6. Controlled compliance: An EOR in Suriname takes on the responsibility of hiring employees directly. Because of this, it also takes on the risk of non-compliance with labor laws, so your company doesn’t have to worry about learning all about Suriname’s complicated statutes. A Suriname EOR will necessarily be fully knowledgeable in the relevant labor and tax laws and have extensive experience in following them to the letter. This keeps conflicts to a minimum and lets them manage your employees equitably and fairly.
Horizons is Best IN Class

Why Choose Horizons?

Horizons stands out as a Suriname EOR through:

  1. A strong presence in South America, meaning senior management are on the ground to deal with any issues.
  2. Client-focused infrastructure. Horizons won’t oversell you on products and services you don’t need. Horizons offers the easiest platform to compliantly hire and pay people worldwide.
  3. Cost-effective solutions. At $299 per employee, per month, no EOR in Suriname is more affordable. The cost is 100% transparent (onboarding, offboarding, deposit, no extra charges).
  4. A customer-first culture. Horizons is an efficient bootstrapped company. It is not an externally-funded company burning investor cash to aggressively acquire new clients. Horizons is the only EOR that grows with its customer, reflecting the level of care and personal attention provided to each customer. Horizons will carefully advise on the best setup in each country: the type of contract needed, how to structure your benefits, and how to offboard a person while minimizing the risk of conflicts and extra cost
  5. A long-term partnership. Horizons is the only EOR platform with a recruitment arm — a direct response to client demand. If any employee is leaving, or if our clients want to explore a new country, Horizons can recruit new candidates directly for the client.  Horizons is:
    • The only EOR doing this in-house — no subcontracting
    • The only EOR doing this without a retainer — clients are only charged upon success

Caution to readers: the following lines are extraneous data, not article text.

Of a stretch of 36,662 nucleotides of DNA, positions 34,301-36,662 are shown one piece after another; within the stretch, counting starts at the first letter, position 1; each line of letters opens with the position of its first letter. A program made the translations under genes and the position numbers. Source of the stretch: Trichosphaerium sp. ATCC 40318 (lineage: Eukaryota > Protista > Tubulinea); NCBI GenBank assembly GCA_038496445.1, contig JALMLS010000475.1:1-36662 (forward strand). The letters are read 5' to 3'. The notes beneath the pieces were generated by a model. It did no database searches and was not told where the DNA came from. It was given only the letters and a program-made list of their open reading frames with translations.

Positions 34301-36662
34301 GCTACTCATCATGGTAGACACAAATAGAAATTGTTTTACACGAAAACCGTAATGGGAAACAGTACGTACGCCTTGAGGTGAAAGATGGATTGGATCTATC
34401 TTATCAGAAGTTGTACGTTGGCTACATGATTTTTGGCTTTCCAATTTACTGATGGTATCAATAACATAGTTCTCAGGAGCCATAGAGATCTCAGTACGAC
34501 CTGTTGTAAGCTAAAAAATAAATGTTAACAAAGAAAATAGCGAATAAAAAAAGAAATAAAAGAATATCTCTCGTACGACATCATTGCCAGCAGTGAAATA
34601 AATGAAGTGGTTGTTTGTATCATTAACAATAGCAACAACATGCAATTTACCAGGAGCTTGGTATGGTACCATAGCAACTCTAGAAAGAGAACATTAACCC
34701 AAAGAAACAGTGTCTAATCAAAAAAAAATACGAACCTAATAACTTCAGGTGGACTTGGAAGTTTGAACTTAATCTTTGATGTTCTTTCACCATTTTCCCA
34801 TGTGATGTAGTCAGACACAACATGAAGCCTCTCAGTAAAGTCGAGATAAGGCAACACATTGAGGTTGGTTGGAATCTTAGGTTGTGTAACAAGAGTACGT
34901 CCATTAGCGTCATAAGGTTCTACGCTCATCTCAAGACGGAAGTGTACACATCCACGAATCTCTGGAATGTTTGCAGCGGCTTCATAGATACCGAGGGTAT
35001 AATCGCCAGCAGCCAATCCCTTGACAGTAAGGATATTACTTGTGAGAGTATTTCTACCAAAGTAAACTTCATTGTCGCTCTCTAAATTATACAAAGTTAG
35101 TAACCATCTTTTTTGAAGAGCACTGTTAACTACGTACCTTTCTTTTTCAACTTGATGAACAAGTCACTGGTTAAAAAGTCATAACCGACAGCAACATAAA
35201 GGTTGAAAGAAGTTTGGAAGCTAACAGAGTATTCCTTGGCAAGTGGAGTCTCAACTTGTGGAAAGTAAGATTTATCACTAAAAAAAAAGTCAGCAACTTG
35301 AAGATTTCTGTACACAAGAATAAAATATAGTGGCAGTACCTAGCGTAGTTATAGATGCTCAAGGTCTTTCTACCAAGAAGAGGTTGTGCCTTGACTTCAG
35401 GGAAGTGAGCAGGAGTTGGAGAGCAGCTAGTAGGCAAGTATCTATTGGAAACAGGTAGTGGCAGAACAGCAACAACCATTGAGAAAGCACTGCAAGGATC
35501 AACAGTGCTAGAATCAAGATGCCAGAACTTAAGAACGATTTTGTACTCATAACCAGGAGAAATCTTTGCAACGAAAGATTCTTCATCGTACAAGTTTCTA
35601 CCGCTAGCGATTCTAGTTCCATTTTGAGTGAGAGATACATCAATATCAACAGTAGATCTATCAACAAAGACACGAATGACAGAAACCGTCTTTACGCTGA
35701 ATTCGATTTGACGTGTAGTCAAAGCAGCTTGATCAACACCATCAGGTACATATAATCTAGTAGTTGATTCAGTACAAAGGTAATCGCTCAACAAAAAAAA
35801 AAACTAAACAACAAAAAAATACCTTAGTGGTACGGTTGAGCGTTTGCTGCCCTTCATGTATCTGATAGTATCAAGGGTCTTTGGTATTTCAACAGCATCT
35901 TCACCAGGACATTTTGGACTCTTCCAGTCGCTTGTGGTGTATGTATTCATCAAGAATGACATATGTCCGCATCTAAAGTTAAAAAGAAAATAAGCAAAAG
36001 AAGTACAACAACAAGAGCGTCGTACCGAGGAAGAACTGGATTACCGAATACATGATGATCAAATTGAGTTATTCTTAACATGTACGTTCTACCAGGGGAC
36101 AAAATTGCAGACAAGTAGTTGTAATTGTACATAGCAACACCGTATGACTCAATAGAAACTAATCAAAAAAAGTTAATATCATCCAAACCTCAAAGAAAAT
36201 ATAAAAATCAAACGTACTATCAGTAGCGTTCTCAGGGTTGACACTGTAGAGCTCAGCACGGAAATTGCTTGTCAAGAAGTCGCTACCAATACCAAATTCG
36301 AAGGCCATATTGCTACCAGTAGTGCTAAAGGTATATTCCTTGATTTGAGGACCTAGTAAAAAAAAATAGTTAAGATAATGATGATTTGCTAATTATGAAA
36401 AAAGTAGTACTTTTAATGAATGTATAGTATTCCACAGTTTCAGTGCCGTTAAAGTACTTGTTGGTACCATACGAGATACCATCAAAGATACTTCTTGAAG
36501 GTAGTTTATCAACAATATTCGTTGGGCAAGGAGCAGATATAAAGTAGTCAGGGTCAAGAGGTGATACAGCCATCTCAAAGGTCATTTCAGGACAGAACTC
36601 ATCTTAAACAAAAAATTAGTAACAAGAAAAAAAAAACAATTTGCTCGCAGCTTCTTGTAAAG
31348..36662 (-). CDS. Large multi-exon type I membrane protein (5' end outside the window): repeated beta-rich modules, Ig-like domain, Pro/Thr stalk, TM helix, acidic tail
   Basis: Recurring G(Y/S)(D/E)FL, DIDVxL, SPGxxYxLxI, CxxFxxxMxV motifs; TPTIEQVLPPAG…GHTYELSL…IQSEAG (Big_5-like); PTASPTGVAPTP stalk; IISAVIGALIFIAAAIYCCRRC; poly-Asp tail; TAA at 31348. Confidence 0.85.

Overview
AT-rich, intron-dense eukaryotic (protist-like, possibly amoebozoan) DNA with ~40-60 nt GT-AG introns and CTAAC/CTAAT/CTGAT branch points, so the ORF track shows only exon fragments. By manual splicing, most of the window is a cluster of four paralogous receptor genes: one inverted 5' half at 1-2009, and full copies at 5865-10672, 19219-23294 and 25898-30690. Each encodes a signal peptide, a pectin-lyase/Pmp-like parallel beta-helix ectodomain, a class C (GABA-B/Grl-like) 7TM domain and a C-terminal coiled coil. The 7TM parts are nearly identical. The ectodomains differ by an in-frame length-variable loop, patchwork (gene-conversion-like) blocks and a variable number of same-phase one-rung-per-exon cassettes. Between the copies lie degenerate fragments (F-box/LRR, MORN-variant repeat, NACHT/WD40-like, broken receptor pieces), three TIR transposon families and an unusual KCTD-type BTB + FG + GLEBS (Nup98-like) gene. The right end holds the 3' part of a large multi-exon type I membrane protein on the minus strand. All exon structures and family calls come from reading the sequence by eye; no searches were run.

• The only EOR charging just a 2% fee per month
Step-by-step Suriname EOR

How Does a Suriname EOR Work?

In Suriname, working with an EOR means your company has a link between it and the employees you wish to bring on board. Each part of this three-way relationship has its role to play as follows:


As the link between the client company and the employee, the EOR recruits a worker, often from its talent pool, and puts them forward as a candidate for the client’s job opening. If approved, it helps the parties negotiate terms and then sign a contract with the employee. This requires the employee to work for the client company while their payroll and other HR needs are seen to by the EOR. The EOR pays the employee’s salary and social contributions and continually ensures compliance with Suriname’s labor and tax laws.


The employee is a Surinamese worker who is open to working for a foreign firm. They typically answer a wanted ad or have their resume in an EOR’s talent pool. When recruited by the EOR, they’re able to negotiate their contract terms (compensation, benefits, hours, etc) directly with the client company. Once agreed, however, they sign a contract with the EOR. This makes the EOR their sole legal employer in Suriname and the party that pays their salary and benefits.

Client Company

The client company is a foreign-based enterprise desiring to hire workers in Suriname. As this company has no entity registered in the country, it may contract an EOR to hire employees on its behalf. The client company indicates to the EOR the job opening it has and the requirements and characteristics it’s looking for in an acceptable candidate. If it accepts the EOR’s candidate, it negotiates the contract terms with the candidate directly. It pays the EOR for the employee’s salary, social contributions, and other benefits regularly while also paying a service fee for the EOR’s management of its workers.

stay compliant with Suriname labor laws

Labor Laws

Suriname’s labor law is spread through its constitution as well as other significant legislation, including the Minimum Wage Act, General Pension Act, and Act Basic Health Insurance all adopted in 2014. When working with an EOR, the service provider is responsible for keeping in strict compliance with all relevant statutes. However, it’s also good for you to be familiar with some of the main points of labor law so you know what you’ll need to provide and expect from Surinamese workers.